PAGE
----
Listen to Charles Igawa talk about his journey to America and how he was chosen to play baseball at his local college.
As he walked through the bustling plaza of the Little Tokyo Mall in Los Angeles, Dr. Itsuki Charles Igawa pointed out how significantly the neighborhood had changed.
“All of this is privately owned already, no longer is the hands of Japanese-Americans,” he said gesturing to the buildings around him. The area once extended all the way to Koreatown, he claimed. “A lot of Japanese settled there post-war, along Olympic Boulevard. All those things changed.”
The retired professor has witnessed these transformations first hand. As an active member of Little Tokyo’s community since the 1950s, he is a repository of facts about the small, but thriving Japanese-American community. One of his first jobs was as a store clerk at a drugstore, a few streets away.
Defining himself as a “post-war transplant” in the United States, Igawa came to this community to find a home. In an America after World War II, identity and belonging were hard concepts to grapple with for the Japanese-American community — they were put in internment camps by the U.S. government in response to the Pearl Harbor attacks.
Igawa was born and raised in the Hiroshima Prefecture, about 90 miles away from where the atom bomb was dropped on August 6 1945. The area Igawa lived was far enough from the main city that he said he was not affected by the attack.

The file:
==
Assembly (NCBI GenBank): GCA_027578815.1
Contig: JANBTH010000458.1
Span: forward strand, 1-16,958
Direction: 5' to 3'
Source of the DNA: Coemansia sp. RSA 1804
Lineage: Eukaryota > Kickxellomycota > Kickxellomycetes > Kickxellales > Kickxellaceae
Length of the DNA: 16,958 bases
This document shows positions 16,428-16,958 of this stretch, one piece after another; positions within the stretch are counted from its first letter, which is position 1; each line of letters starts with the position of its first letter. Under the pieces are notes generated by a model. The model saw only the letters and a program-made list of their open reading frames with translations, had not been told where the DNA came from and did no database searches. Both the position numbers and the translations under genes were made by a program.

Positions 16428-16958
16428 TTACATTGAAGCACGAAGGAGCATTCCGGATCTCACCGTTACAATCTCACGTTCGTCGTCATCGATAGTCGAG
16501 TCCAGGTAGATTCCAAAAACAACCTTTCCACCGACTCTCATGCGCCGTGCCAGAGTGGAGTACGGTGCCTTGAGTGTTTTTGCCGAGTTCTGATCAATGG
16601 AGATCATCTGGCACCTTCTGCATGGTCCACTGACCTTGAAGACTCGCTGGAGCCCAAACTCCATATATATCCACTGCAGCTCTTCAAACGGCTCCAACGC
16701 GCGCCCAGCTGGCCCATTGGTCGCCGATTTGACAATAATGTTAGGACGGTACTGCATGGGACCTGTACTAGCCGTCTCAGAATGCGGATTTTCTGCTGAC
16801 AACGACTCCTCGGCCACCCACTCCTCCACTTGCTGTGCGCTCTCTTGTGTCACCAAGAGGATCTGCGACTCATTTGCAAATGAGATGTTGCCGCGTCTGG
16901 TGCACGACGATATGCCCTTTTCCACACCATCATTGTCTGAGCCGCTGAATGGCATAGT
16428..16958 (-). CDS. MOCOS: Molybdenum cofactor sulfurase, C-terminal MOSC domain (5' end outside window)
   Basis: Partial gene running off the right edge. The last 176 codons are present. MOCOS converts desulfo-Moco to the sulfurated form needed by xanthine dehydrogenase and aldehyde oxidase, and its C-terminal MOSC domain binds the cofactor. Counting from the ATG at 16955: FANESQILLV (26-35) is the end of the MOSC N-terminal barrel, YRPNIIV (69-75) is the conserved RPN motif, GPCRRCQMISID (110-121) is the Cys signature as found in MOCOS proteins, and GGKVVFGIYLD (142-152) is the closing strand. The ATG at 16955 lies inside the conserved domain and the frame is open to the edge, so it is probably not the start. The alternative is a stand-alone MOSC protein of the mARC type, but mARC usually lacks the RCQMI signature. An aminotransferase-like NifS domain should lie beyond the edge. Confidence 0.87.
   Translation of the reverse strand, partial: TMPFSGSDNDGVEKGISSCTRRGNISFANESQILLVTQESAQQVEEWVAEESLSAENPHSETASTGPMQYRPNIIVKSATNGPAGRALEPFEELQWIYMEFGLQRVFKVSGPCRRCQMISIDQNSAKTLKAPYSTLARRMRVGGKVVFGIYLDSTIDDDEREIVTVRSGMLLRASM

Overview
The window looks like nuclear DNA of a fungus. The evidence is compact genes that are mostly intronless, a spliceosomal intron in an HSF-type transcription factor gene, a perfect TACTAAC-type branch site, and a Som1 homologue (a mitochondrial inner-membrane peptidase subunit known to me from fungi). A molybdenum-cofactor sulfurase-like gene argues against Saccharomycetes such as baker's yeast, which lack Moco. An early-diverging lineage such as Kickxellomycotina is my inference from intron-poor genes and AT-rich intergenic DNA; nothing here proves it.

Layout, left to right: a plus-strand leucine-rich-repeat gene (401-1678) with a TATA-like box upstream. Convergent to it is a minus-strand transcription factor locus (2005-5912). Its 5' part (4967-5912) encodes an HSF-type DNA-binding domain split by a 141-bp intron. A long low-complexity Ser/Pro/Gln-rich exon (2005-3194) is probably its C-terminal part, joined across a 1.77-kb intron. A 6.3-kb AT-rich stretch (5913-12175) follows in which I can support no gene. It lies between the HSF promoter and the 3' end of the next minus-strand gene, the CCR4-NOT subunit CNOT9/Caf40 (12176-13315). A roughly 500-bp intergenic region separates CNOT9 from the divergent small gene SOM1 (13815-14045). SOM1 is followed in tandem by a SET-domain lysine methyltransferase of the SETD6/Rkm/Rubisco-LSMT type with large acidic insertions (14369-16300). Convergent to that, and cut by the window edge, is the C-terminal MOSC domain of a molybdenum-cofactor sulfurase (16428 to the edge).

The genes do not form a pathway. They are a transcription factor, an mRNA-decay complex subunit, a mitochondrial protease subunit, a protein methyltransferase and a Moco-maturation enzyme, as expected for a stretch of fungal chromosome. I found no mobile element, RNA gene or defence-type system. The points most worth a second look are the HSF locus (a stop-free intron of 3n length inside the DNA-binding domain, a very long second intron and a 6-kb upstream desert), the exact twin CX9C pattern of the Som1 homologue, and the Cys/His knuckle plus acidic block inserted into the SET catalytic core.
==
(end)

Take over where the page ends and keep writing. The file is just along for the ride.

At the age of 5, Igawa’s father died from typhus. His widowed mother’s economic hardship was a contributing factor that pushed him to leave. Igawa also came from a line of Shinto priests, a calling that never suited him. The United States offered reprieve from all of it.
At the time, his aunt and cousins lived in the United States. But in the midst of the war, they were interned at the Tule Lake concentration camp in Northern California.
Upon their release, Igawa’s cousins returned to Japan for a short time. Among them was his cousin Hiro, who Igawa remembered as an “an older brother,” filling the void of his deceased father. Igawa said Hiro impacted the family in many ways, most significantly, inspiring Igawa to make his way to the United States.
“I did everything he did at that time,” he laughed, then speaking of how Hiro returned to the United States at 15, earning a full scholarship to Dartmouth.
“He became an idol very, very quickly,” he said. “I grew up wanting to be like him,” he said.
Igawa was familiar with Elvis Presley, rock n roll, the usual trappings of the American dream.
But post-war Japan was a “modern marvel,” he said, with the glistening city of Tokyo rivaling any metro in the West. Americana was not alien to Japan.
“Japan was a very important country in the 19th century,” he said. “I knew enough [about America.] I read. So my world vision was not isolated.” So Igawa said that he didn’t want to chase the Elvis version of an American dream, instead he was hoping to be a writer.
It took 19 days for the boat Igawa was on to cross the Pacific, docking in San Pedro, Los Angeles.
“America? Big!” he said of his first impressions. “California? Bright! So bright it was almost blinding, because I arrived in the summer.”
Igawa attended Cambria Adult School, where early immigrants learned about “American values and culture,” he said. He was scouted playing softball, and brought on to play varsity baseball at the Los Angeles City College, where he was a catcher.